Capacity Allocation to Support Customer Segmentation by Product Preference. Guillermo Gallego Özalp Özer Robert Phillips Columbia University Stanford University Nomis Solutions. 4 th INFORMS Revenue Management and Pricing Conference MIT June 11, 2004.
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Guillermo Gallego Özalp Özer Robert Phillips
Columbia University Stanford University Nomis Solutions
Revenue Management and Pricing Conference
June 11, 2004
We model the situation where sellers compete on quality rather
than price. A seller has constrained capacity available of different
What is the seller’s strategy for maximizing contribution?
Delivery Lead Time:
< 1 Month
Giants offer 13 ticket prices
based on section.
For a recent game, 69 price
points were listed on-line with
clear price differentiation based
on quality within a section.
Accept with Prob. p11
(Capacity = s1)
Accept with Prob. p12
Accept with Prob. p21
(Capacity = s2)
Accept with Prob. p22
Which class of capacity to offer to each customer segment in order to maximize expected revenue?
Since price is the same for each transaction, maximizing
revenue is the same as maximizing total sales.
What policy maximizes total expected revenue (capacity utilization)?
V(t,s) = V(t+1,s) + ri(t) max (pij (1 - Δj V(t+1,s) )+)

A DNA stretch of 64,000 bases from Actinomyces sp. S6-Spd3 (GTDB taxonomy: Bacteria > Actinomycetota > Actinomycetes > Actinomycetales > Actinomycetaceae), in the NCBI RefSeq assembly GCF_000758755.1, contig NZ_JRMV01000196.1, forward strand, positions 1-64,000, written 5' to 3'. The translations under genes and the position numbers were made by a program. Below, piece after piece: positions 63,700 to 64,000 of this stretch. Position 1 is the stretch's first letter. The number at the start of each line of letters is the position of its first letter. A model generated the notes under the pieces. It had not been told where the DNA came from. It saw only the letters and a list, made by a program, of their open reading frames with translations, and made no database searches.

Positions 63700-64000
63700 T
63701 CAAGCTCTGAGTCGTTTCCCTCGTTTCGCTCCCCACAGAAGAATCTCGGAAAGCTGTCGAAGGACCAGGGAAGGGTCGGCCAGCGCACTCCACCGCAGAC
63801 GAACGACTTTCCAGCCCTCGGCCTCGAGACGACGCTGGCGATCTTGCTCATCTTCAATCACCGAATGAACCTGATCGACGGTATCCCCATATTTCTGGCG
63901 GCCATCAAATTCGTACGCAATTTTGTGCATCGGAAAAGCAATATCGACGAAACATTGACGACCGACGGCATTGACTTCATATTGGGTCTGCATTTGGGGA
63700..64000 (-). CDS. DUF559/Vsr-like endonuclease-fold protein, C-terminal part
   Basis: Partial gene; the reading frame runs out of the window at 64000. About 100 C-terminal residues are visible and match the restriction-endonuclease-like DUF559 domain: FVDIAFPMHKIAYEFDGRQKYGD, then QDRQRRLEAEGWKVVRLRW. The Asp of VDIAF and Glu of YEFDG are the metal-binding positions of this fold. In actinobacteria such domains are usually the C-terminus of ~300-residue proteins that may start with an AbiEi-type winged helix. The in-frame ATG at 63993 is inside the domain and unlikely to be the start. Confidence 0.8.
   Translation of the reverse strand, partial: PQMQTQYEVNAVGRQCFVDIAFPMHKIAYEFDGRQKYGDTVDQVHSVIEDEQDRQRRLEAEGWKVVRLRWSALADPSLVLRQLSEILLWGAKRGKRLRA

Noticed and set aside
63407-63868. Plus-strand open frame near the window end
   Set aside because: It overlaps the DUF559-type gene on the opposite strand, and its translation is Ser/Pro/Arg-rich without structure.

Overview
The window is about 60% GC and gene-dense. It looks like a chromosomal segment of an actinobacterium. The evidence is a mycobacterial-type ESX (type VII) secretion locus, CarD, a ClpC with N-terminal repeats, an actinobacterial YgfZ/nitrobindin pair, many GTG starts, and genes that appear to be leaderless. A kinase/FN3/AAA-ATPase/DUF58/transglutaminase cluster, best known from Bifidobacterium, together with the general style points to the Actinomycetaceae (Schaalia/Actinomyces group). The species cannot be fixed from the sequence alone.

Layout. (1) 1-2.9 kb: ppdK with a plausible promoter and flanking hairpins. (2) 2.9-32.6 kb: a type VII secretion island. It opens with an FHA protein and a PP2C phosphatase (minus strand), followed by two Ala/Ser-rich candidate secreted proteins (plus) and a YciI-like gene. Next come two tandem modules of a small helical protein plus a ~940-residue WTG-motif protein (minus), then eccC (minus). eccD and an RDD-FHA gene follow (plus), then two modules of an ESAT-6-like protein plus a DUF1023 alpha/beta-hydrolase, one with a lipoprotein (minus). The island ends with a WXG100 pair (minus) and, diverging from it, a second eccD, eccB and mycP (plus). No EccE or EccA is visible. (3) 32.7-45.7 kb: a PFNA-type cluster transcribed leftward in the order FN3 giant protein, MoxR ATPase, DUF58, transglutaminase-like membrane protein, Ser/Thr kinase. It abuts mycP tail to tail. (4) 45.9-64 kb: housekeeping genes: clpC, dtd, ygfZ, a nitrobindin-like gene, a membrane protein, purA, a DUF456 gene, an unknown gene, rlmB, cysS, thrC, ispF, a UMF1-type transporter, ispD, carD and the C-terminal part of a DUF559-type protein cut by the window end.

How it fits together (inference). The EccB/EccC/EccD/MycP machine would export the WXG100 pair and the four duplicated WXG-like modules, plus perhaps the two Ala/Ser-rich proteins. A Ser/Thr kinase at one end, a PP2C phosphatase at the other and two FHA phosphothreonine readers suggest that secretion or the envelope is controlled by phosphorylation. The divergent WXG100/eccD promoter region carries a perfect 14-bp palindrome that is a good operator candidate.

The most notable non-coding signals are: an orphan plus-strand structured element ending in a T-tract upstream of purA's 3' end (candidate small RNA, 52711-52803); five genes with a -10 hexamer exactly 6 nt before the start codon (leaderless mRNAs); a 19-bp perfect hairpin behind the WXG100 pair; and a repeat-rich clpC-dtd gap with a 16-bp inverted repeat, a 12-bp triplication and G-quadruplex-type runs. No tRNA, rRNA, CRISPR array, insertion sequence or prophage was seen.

s: vector of remaining capacities
0: first booking period
T: last booking period
Δj V(t,s) ≡ V(t,s) – V(t,s-ej), where ej = jth n-dimensional unit vector
A single customer segment with acceptance probabilities
p1 ≥ p2 ≥ … ≥ p1 .
Optimal policy: “Best first” is optimal. That is, offer products in order of decreasing acceptance until availability of each is extinguished or the end of the time horizon is reached, whichever comes first.
Behavior of customer segments is deterministic, that is a customer of type i will accept any product j= 1,2,…,i and reject any product j = i+1, i+2, …, m with probability 1.
Optimal policy: Offer worst available capacity that the customer will accept. (Follows immediately from Δj V(t,s) ≥ ΔkV(t,s) for i < k.)
Multiple segments but two products.
Define ri≡ pi1 / pi2 > 1 and order customer segments such that r1 > r2 > . . . > rm.
Optimal Policy: If it is optimal to offer class 1 to segment k, then it is optimal to offer class 1 to all i < k. If it is optimal to offer class 2 to segment k then it is optimal to offer class 2 to all i > k.
Optimal policy: Each period with s1 > 0 determine k such that segments i < k are
offered product 1 and segments (if any) i > k are offered product 2.
Implication for customers: Try to convince seller that lower quality products are unacceptable in order to obtain a better offer!
Segment 1 is always offered product 1 if it is available. Key question is
which product to offer Segment 2?
The offer to segment 2 depends upon time and available inventory.
For the first period:
Offer Product 2
Offer Product 1
Dependence of optimal first period Segment 2 offer on Segment 1
Offer Product 2
Offer Product 1
2 Segments, 2 Products
3 Segments, 4 Products